Timer circuit with adjustable frequency and duty cycle

Hi all,

I am wanting to pulse a pendulum swing using a small motor (max current 500mA) and a timer that has an adjustable frequency (0.2 - 2Hz) and adjustable duty cycle (25-75%). I have the Arduino Uno board and would like any suggestions on a suitable circuit or configuration for this to work.

Thanking you in advance.

Jules

See the timer PWM modes, also TimerOne library.

For circuit advice, you need to tell us a lot more about the motor, for example the voltage, do you need to drive it in both directions, can it stall, etc...

Hi there,

The motor will be a small 6-12V one that will deliver short (approx 0.2s) impulses every second or so. The drive impulse can be in just one direction and if the impulse can be still delivered while it stalls then yes but not sure on that.

Jules

Kerrow979:
Hi there,

The motor will be a small 6-12V one that will deliver short (approx 0.2s) impulses every second or so. The drive impulse can be in just one direction and if the impulse can be still delivered while it stalls then yes but not sure on that.

Jules

Why a motor and not a solenoid with the armature giving the pulse?

Paul

Since the maximum frequency is 2Hz you can easily use delay or better “blink without delay” approach.

I could use a solenoid but I happen to have a selection of small motors that should work fine.

Regarding using the 'Blink' option, I supposed that would work ok but I want a fine and easily adjustable frequency and mark to space ratio so would prefer using a pot/trimmer adjustment rather than having to adjust the sketch every time to make a change.

What current level could the 'blink' output support as I would expect the motor pulse to require 100-200mA? Is the output also at 5V?

In the "blink-like" program you can easily change the duty and frequency based on a pot reading.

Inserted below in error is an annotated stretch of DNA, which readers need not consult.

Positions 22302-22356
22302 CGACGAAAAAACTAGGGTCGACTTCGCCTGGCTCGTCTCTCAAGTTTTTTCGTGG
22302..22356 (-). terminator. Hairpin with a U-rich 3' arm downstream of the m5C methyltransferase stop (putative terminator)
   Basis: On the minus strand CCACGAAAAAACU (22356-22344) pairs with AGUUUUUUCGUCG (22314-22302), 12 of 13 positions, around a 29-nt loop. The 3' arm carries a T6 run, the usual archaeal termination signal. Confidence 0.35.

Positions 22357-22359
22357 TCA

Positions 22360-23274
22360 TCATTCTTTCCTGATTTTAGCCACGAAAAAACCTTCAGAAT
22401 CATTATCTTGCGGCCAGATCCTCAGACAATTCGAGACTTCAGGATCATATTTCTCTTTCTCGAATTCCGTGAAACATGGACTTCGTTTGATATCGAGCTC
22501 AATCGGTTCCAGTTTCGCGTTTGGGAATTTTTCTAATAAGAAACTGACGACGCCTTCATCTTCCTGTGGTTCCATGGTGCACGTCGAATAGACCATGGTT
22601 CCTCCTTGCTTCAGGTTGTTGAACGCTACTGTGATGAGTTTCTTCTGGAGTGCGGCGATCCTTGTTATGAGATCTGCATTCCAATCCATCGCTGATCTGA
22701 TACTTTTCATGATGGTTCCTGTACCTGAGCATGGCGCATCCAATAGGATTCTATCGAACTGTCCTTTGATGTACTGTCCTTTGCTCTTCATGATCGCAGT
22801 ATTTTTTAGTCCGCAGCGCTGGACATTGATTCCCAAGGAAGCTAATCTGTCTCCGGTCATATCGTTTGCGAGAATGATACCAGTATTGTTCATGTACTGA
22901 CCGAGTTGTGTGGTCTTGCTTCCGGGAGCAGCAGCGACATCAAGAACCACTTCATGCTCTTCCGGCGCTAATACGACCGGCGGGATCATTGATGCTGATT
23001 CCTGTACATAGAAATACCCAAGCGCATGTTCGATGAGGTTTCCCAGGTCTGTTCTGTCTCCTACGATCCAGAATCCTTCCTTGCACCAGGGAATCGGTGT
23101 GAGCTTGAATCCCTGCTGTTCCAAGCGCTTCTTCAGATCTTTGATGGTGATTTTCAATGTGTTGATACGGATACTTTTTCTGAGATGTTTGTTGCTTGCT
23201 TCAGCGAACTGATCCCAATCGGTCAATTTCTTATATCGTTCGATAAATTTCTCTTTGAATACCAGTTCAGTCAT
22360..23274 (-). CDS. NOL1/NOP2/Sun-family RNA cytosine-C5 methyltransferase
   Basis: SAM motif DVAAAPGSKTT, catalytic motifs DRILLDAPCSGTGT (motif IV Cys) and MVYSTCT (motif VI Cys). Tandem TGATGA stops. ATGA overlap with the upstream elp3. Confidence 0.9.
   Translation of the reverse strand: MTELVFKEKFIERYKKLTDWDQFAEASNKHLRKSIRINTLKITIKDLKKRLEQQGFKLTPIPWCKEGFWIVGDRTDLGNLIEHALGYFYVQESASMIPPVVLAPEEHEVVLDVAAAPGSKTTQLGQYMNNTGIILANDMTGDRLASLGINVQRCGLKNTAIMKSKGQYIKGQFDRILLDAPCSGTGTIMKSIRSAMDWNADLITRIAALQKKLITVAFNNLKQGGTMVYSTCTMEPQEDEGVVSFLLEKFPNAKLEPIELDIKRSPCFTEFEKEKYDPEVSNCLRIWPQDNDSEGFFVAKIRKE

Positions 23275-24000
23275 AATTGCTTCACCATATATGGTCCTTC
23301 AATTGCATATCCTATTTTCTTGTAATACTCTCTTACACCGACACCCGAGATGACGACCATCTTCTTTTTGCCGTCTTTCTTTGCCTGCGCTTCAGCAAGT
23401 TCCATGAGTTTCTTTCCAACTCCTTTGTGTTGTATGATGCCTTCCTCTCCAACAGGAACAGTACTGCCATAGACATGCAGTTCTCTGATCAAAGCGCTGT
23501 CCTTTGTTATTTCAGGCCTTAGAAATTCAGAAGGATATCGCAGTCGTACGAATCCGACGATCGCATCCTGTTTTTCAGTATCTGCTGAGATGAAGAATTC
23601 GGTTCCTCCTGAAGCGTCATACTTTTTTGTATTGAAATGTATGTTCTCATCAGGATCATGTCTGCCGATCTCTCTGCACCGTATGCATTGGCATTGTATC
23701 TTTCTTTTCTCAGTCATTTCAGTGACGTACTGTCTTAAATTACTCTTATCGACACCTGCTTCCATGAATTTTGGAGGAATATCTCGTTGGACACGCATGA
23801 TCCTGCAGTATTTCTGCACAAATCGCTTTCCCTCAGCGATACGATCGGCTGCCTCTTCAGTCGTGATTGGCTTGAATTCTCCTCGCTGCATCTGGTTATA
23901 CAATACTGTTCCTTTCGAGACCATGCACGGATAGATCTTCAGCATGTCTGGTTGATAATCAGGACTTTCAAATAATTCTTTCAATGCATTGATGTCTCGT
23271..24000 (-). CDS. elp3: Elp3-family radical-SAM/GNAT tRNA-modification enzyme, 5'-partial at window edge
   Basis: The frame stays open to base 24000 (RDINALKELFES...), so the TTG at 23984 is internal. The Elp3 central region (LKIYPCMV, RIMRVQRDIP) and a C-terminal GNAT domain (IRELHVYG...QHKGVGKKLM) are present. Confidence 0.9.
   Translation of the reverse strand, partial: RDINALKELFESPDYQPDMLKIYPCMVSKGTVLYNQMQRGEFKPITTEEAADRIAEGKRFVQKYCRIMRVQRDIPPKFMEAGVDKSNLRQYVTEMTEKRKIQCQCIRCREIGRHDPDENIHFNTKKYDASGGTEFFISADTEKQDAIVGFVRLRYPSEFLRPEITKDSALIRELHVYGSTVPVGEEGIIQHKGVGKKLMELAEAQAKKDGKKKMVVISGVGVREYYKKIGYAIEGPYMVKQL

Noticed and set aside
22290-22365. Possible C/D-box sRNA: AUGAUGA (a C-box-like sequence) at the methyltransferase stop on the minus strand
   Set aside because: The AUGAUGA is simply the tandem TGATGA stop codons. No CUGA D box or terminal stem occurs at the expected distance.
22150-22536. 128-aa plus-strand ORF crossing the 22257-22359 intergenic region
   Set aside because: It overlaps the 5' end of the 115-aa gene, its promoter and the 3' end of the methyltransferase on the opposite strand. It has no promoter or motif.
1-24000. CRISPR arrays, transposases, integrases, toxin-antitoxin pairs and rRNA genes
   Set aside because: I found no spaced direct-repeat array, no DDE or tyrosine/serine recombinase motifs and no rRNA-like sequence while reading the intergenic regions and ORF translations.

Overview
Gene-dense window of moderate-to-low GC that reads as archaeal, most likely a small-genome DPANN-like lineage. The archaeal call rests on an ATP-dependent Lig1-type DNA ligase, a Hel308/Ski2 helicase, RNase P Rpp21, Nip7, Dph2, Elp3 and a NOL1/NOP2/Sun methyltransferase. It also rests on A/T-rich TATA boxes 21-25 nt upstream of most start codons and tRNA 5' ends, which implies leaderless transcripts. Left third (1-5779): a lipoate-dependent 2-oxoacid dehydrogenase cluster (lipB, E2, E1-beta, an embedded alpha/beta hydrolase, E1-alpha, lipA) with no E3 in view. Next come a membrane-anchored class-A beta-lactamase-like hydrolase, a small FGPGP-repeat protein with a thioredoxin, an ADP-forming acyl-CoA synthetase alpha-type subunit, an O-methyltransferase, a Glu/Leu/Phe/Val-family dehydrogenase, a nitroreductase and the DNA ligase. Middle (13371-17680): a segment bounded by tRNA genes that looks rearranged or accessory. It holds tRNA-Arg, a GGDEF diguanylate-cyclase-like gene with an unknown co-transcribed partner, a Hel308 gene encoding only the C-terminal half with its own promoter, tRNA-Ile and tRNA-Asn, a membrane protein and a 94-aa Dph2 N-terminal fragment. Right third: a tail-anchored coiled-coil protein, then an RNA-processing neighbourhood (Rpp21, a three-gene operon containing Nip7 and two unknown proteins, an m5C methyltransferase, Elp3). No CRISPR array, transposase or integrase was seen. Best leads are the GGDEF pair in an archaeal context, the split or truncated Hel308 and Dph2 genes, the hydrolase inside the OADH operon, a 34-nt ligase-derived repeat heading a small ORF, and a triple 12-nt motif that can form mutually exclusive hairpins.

For driving a motor you will need a transistor + a freewheeling diode.

Can you direct me to the right ‘blink’ sketch as the one in the Arduino starter pack doesn’t link to a pot for adjustment.

What’s a freewheeling diode compared to a regular one? Also would any power transistor or FET work? I have some IRF840’s.

Thanks

You need a logic MOSFET or a BJT. I don't know yours are good.
Freewheeling diode is any diode (faster is better but I think for small motor any will work).
Modify the blink sketch to read the pot and change delay time according to the result.

Kerrow979:
I am wanting to pulse a pendulum swing

Is this adjusting the pendulum of a clock, to improve its timekeeping accuracy? If so, an Arduino can do this, but maybe choose one with a crystal oscillator instead of one with a ceramic oscillator, and to control it, I think a pot might to too crude. Maybe an LCD to display the required timing and some buttons to allow small and precise adjustments.

If accuracy is not that important, maybe just use a 555 timer circuit? An Arduino would be wasted. See this page.

Maybe the 555 will be simpler and easier to adjust. I don’t need super accuracy and it’s not for time keeping purposes but rather a mechanical investigation.

Will the 555 timer circuit output then need to be boosted by a transistor or will it power the small motor directly?

Thanks